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Friday, 13 April 2012

Love Food, Love Bristol

The great benefit of holding a food festival immediately adjacent to a mainline station is that you can travel by train, and so we did.

Love Food hold a series of events across the UK so the emphasis is on local producers in each event, the one I attended was in Bristol in Brunel’s Old Passenger Shed. Bringing together producers from the South West and South Wales the Spring Fair really did showcase all that is local and great and the £2.50 admission price was an absolute bargain.

Just 100 metres from the main station at Bristol Templemeads, we were met by an amazing display of fresh herbs, the chance to grab a coffee or a breakfast bacon roll. If that was not to your liking a Thai BBQ or freshly cooked Mackerel was on offer.

Once inside the huge hall a vast range of stalls awaited and within seconds I had spotted old friend from Usk Farmers Market James Swift from Trealy Farm Charcuterie.

James wanted me to meet Ruth Tudor who runs The Meat Course based on the farm.

The two day course is a must for serious food lovers, anyone with an interest in sustainable agriculture and anyone wanting to learn more about production of meat, butchery and charcuterie. I was very pleased to sign up for the course in May and over the two days will get to meet animals and learn a little about their needs during the farming year. There will also be a chance to see a sheep slaughtered (this part of the course is optional) and then to learn about butchery. We covered some aspects at Ballymaloe but there is always room to learn more. Finally we will make bacon and sausages and faggots which we can take home! How more close to provenance can you get?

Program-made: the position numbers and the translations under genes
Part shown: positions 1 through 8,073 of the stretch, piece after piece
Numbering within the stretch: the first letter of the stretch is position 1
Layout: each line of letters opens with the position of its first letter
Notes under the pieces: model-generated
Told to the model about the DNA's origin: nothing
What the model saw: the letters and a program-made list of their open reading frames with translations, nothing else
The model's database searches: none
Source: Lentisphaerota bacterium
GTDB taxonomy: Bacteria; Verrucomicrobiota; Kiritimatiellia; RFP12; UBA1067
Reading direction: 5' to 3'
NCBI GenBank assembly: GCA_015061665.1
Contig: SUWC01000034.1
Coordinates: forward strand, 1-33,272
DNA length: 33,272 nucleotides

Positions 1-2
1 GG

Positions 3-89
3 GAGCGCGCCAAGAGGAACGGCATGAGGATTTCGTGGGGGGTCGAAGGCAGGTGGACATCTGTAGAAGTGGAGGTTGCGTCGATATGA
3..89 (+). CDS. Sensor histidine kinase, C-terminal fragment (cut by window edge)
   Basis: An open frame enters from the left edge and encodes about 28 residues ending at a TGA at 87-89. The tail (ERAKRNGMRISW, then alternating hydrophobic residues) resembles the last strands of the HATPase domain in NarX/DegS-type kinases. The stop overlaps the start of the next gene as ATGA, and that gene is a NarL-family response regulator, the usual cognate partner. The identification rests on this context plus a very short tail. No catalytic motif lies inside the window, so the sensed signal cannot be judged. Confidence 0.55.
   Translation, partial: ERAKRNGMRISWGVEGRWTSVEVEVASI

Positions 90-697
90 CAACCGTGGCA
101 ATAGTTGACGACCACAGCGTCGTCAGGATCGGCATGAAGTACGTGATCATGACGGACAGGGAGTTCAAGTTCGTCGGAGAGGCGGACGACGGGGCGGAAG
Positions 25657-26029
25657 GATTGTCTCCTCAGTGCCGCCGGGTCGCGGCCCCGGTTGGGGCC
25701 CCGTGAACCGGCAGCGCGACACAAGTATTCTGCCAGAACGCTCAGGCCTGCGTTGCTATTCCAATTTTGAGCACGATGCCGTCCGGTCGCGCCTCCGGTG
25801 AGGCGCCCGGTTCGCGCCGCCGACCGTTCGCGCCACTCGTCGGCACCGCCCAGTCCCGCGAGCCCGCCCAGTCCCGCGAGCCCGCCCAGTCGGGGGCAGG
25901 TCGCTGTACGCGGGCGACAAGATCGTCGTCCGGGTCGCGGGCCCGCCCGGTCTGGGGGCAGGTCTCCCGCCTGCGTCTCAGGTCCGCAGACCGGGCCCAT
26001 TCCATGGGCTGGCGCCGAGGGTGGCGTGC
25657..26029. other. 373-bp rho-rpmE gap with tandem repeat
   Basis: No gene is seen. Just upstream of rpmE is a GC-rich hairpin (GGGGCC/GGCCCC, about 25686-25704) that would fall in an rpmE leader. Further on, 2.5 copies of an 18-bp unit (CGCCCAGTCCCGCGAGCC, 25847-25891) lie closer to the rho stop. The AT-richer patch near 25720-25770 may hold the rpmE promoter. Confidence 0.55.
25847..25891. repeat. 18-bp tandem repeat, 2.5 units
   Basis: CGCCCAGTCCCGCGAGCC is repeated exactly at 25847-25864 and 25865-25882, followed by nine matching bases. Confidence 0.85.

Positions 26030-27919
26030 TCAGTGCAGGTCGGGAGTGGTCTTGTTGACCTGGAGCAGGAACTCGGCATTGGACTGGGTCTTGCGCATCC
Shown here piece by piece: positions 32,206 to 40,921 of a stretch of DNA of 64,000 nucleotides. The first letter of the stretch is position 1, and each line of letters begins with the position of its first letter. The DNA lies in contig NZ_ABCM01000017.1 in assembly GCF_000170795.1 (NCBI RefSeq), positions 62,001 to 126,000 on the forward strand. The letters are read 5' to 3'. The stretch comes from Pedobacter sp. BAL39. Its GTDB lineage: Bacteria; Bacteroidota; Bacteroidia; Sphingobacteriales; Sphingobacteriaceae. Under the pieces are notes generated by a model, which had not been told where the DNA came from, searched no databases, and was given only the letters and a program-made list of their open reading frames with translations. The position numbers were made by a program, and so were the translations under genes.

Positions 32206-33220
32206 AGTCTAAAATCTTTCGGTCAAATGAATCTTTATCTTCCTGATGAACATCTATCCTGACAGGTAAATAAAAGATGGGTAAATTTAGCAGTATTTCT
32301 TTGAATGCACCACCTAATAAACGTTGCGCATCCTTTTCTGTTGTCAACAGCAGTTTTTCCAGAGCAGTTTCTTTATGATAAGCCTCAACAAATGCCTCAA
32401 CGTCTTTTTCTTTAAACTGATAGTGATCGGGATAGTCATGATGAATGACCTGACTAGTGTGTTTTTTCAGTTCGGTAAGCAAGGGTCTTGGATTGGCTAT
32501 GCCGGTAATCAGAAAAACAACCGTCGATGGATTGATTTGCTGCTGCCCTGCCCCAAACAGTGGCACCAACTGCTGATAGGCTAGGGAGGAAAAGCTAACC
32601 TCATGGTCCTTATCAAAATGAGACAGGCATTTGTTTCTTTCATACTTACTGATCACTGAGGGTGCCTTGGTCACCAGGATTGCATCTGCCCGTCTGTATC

Details of The Meat Course can be found here and further information is available from Ruth at

After a good chat with Ruth I trotted over to the Love Food Cookery School where demonstrations would run all day. The first was a demo showing that homemade butter could be made with nothing more than Double Cream, a Jam Jar and some wrist action. Butter is the fatty solids from cream and shaking cream in a jar will separate them and leave buttermilk, essential in baking as a by-product. It was as well that there was a large audience keen to participate as the amount of shaking required is more than one wrist can take! Niamh Shields demonstrated Butter-making at the Abergavenny Food Festival but with the sensible alternative of using a Kenwood.

Butter making was just the warm up act for Liz Knight of Forage Fine Foods who was juggling demonstrating, running a stall and keeping an 11 week old baby happy. Fortunately Ruth took care of the latter issue whilst Liz demonstrated how to make Primrose Curd and spoke about foraging in general and edible flowers in particular. Her half an hour flew by and at the end we were rewarded with a taste of the delicate creamy curd. Unsurprisingly a large crowd gathered at her stall and I had to shoulder my way through to buy some Potager for soups and casseroles, and Wild Herb Rub which could take my Pork Crackling to another level!